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Re: [Xen-devel] Proposed XENMEM_claim_pages hypercall: Analysis of problem and alternate solutions

> From: Ian Campbell [mailto:Ian.Campbell@xxxxxxxxxx]
> On Thu, 2013-01-03 at 18:49 +0000, Dan Magenheimer wrote:
> >
> > Well, perhaps my statement is a bit heavy-handed, but I don't see
> > how it ends the discussion... you simply need to prove my statement
> > incorrect! ;-)  To me, that would mean pointing out any existing
> > implementation or even university research that successfully
> > predicts or externally infers future memory demand for guests.
> > (That's a good approximation of my definition of an omniscient
> > toolstack.)
> I don't think a solution involving massaging of tot_pages need involve
> either frequent changes to tot_pages nor omniscience from the tool
> stack.
> Start by separating the lifetime_maxmem from current_maxmem. The
> lifetime_maxmem is internal to the toolstack (it is effectively your
> tot_pages from today) and current_maxmem becomes whatever the toolstack
> has actually pushed down into tot_pages at any given time.
> In the normal steady state lifetime_maxmem == current_maxmem.
> When you want to claim some memory in order to start a new domain of
> size M you *temporarily* reduce current_maxmem for some set of domains
> on the chosen host and arrange that the total of all the current_maxmems
> on the host is such that "HOST_MEM - SUM(current_maxmems) > M".
> Once the toolstack has built (or failed to build) the domain it can set
> all the current_maxmems back to their lifetime_maxmem values.
> If you want to build multiple domains in parallel then M just becomes
> the sum over all the domains currently being built.

Hi Ian --

Happy New Year!

Perhaps you are missing an important point that is leading
you to oversimplify and draw conclusions based on that

We are _primarily_ discussing the case where physical RAM is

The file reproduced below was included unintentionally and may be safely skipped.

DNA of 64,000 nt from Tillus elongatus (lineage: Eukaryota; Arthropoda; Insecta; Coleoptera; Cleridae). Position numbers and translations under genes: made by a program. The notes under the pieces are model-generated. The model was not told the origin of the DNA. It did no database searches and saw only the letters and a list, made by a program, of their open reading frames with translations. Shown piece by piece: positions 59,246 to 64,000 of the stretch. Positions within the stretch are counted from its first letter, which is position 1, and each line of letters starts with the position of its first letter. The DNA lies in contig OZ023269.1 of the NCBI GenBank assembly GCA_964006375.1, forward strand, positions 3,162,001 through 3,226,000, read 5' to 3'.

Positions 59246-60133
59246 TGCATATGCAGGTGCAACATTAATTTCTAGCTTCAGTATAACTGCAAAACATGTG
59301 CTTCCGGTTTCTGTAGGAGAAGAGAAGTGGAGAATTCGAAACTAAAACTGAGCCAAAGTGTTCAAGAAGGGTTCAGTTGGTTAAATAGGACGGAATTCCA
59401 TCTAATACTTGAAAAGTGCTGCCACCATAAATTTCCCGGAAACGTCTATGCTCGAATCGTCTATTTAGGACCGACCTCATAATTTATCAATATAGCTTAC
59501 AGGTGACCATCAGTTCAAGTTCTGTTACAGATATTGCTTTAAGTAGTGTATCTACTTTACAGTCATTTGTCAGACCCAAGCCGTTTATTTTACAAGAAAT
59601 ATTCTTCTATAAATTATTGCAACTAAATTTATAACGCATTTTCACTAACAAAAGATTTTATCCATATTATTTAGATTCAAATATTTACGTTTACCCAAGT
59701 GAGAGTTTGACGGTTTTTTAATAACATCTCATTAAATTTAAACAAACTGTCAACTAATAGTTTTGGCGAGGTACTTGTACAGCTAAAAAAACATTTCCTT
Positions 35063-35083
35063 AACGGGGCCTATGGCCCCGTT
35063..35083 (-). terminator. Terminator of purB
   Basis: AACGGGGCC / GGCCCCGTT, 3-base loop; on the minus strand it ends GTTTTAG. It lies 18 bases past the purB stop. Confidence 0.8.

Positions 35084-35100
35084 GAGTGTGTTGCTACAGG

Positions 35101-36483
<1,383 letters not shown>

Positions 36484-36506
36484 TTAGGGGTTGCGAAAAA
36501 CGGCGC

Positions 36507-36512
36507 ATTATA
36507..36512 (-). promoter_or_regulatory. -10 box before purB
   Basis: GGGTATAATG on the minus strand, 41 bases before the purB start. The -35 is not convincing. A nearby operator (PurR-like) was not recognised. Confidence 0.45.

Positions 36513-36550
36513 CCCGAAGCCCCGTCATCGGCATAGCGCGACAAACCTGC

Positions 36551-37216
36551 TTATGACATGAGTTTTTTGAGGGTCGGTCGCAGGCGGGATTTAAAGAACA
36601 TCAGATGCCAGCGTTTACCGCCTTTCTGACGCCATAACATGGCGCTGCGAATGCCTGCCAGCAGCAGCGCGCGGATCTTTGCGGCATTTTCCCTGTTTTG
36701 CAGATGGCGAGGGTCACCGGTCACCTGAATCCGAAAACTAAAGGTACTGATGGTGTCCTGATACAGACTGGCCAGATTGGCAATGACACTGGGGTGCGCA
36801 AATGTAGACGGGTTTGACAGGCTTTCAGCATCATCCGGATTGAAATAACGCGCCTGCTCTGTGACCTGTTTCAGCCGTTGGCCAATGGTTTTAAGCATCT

overcommitted, or to use your terminology IIUC:

   SUM(lifetime_maxmem) > HOST_MEM


> In the normal steady state lifetime_maxmem == current_maxmem.

is a flawed assumption, except perhaps as an initial condition
or in systems where RAM is almost never a bottleneck.

Without that assumption, in your model, the toolstack must
make intelligent policy decisions about how to vary
current_maxmem relative to lifetime_maxmem, across all the
domains on the system.  Since the memory demands of any domain
often vary frequently, dramatically and unpredictably (i.e.
"spike") and since the performance consequences of inadequate
memory can be dire (i.e. "swap storm"), that is why I say the
toolstack (in your model) must both make frequent changes
to tot_pages and "be omniscient".

FWIW, I fully acknowledge that your model works fine when
there are no memory overcommitment technologies active.
I also acknowledge that your model is the best that can
be expected with legacy proprietary domains.  The Oracle
model however assumes both that RAM is frequently a bottleneck,
and that open-source guest kernels can intelligently participate
in optimizing their own memory usage; such guest kernels are
now shipping.

So, Ian, would you please acknowledge that the Oracle model
is valid and, in such cases where your maxmem assumption
is incorrect, that hypervisor-controlled capacity allocation
(i.e. XENMEM_claim_pages) is an acceptable solution?


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